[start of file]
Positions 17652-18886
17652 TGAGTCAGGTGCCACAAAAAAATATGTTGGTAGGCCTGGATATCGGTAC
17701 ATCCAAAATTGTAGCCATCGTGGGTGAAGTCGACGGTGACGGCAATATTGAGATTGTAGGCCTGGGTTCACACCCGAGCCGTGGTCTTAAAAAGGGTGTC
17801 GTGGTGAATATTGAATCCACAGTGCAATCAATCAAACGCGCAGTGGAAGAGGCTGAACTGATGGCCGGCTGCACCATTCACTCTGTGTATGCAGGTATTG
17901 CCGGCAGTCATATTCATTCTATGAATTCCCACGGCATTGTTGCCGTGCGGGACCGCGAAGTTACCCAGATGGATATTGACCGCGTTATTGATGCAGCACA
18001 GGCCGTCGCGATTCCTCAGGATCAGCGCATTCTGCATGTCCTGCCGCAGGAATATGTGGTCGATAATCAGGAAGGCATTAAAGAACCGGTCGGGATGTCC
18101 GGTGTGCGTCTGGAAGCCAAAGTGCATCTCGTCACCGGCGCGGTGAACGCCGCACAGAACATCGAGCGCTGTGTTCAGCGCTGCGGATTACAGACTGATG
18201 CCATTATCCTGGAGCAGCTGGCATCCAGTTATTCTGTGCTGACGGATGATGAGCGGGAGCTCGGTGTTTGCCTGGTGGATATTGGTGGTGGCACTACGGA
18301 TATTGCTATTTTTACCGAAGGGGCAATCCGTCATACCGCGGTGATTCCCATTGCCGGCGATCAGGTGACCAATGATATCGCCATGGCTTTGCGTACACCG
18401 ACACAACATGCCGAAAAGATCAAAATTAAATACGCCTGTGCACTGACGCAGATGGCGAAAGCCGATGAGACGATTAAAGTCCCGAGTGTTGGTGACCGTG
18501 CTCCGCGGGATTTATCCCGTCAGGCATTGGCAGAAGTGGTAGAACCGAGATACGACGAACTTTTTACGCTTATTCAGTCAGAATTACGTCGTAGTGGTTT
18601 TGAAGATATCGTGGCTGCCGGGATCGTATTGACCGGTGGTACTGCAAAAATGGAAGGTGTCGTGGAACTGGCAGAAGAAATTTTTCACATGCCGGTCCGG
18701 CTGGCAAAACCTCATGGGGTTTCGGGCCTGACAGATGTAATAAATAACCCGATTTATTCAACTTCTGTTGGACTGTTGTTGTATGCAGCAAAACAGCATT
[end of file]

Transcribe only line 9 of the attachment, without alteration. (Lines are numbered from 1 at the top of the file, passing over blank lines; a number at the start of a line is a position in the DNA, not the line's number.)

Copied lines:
18301 TATTGCTATTTTTACCGAAGGGGCAATCCGTCATACCGCGGTGATTCCCATTGCCGGCGATCAGGTGACCAATGATATCGCCATGGCTTTGCGTACACCG